(II) Private or commercially sponsored physical activities include those certified by the superintendent to be of high quality and well supervised by appropriately trained instructors. Student participation of at least five hours per week must be required. Students certified to participate at this level may not be dismissed from any part of the regular school day.

(D) In accordance with local district policy, up to one credit for any one of the courses listed in subparagraph (A) of this paragraph may be earned through participation in any of the following activities:

(i) Drill Team;

(ii) Marching Band; and

(iii) Cheerleading.

(E) All substitution activities allowed in subparagraphs (B)-(D) of this paragraph must include at least 100 minutes per five-day school week of moderate to vigorous physical activity.

(F) Credit may not be earned more than once for any course identified in subparagraph (A) of this paragraph. No more than four substitution credits may be earned through any combination of substitutions allowed in subparagraphs (B)-(D) of this paragraph.

(G) A student who is unable to participate in physical activity due to disability or illness may substitute an academic elective credit (English language arts, mathematics, science, or social studies) or a course that is offered for credit as provided by the TEC, §28.002(g-1), for the physical education credit requirement. The determination regarding a student's ability to participate in physical activity will be made by:

(i) the student's ARD committee if the student receives special education services under the TEC, Chapter 29, Subchapter A;

(ii) the committee established for the student under Section 504, Rehabilitation Act of 1973 (29 United States Code, Section 794) if the student does not receive special education services under the TEC, Chapter 29, Subchapter A, but is covered by the Rehabilitation Act of 1973; or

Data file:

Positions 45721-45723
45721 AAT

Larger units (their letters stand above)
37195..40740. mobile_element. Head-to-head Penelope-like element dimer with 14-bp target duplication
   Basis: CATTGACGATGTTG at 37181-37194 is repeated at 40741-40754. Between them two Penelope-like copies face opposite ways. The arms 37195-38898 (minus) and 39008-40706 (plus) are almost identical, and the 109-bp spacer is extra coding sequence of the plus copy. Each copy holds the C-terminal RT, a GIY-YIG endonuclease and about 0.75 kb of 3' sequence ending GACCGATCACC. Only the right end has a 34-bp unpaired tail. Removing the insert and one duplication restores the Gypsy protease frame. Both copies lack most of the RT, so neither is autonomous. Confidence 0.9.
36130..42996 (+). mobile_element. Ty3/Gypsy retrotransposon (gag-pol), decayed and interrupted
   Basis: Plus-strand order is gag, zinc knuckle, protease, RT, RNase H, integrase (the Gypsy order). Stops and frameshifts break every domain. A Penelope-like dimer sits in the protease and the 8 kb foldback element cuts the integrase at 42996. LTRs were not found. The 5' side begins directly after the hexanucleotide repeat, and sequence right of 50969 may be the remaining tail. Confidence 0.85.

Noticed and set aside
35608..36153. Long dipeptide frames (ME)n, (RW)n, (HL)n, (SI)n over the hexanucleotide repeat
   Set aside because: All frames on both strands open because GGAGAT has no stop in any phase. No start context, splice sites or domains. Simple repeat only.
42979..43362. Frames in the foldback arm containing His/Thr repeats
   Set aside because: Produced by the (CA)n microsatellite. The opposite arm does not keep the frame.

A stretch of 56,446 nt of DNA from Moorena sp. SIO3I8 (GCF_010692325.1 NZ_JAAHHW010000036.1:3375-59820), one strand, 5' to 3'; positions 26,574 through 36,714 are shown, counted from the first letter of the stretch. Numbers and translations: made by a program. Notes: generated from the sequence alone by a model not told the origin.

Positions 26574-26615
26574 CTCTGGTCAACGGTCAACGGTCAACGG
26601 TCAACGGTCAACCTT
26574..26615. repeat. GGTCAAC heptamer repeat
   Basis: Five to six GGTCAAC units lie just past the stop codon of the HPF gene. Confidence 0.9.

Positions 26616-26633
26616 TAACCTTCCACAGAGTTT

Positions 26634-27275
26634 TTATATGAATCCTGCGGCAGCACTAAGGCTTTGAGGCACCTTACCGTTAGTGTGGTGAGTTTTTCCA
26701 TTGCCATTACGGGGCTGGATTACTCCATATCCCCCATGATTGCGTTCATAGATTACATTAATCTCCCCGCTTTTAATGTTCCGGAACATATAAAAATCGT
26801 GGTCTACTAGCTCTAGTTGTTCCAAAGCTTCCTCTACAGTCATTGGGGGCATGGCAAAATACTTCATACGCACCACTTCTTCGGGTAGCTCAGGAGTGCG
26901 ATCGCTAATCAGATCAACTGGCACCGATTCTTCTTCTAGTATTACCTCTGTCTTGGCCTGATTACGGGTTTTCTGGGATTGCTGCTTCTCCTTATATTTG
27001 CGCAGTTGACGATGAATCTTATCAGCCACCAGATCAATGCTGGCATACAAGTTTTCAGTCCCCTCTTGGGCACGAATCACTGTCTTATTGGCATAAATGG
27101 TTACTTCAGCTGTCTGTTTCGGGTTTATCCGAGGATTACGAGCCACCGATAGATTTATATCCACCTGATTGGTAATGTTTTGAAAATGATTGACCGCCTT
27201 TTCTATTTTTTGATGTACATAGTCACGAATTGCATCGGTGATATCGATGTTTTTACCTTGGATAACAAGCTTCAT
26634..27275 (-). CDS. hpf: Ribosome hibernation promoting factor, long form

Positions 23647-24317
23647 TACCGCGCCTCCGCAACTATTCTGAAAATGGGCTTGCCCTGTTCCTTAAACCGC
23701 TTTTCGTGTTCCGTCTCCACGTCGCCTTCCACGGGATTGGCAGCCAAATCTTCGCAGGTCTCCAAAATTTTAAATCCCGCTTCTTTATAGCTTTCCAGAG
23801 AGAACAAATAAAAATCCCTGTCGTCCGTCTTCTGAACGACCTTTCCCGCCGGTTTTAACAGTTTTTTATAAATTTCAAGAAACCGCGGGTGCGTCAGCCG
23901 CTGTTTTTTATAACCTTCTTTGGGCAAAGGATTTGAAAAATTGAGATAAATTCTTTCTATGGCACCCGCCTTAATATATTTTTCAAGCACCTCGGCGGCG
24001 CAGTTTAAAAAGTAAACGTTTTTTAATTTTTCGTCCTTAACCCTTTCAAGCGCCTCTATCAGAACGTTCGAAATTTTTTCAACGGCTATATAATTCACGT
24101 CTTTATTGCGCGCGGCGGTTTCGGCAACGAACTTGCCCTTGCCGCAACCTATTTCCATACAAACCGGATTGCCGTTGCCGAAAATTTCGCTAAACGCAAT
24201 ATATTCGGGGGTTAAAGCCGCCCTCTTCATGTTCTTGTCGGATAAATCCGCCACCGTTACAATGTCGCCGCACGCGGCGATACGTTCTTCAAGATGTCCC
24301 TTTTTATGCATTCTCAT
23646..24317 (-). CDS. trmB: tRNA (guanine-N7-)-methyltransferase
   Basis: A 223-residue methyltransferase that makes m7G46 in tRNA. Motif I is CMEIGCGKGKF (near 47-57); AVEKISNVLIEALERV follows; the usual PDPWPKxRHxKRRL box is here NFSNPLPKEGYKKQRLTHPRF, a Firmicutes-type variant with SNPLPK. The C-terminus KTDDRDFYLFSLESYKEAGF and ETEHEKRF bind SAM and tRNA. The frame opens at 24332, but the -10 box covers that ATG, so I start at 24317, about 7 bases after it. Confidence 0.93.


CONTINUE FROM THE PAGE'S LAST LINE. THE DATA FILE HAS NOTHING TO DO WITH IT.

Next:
(iii) a committee established by the school district of persons with appropriate knowledge regarding the student if each of the committees described by clauses (i) and (ii) of this subparagraph is inapplicable. This committee shall follow the same procedures required of an ARD or a Section 504 committee.

(7) Fine arts--one credit.

(A) The credit may be selected from the following courses subject to prerequisite requirements:

(i) Art, Level I, II, III, or IV;

(ii) Dance, Level I, II, III, or IV;

(iii) Music, Level I, II, III, or IV;

(iv) Music Studies;

(v) Theatre, Level I, II, III, or IV;

(vi) Musical Theatre, Level I, II, III, or IV;

(vii) Technical Theatre, Level I, II, III, or IV;

(viii) IB Film Standard or Higher Level;

(ix) Floral Design;

(x) Digital Art and Animation; and

(xi) 3-D Modeling and Animation.

(B) In accordance with local district policy, credit may be earned through participation in a community-based fine arts program not provided by the school district in which the student is enrolled. The district must apply to the commissioner of education for approval of such programs, which may be substituted for state graduation credit in fine arts. Approval may be granted if the fine arts program provides instruction in the essential knowledge and skills identified for a fine arts course as defined by Chapter 117, Subchapter C, of this title (relating to High School, Adopted 2013).

(c) Elective courses--five credits. The credits must be selected from the list of courses specified in §74.11(g) or (h) of this title (relating to High School Graduation Requirements) or from a locally developed course or activity developed pursuant to the TEC, §28.002(g-1), for which a student may receive credit and that does not satisfy a specific course requirement.

(d) Substitutions. No substitutions are allowed in the Foundation High School Program, except as specified in this chapter.

§74.13.Endorsements.

(a) A student shall specify in writing an endorsement the student intends to earn upon entering Grade 9.

(b) A district shall permit a student to enroll in courses under more than one endorsement before the student's junior year and to choose, at any time, to earn an endorsement other than the endorsement the student previously indicated. This section does not entitle a student to remain enrolled to earn more than 26 credits.

(c) A student must earn at least 26 credits to earn an endorsement.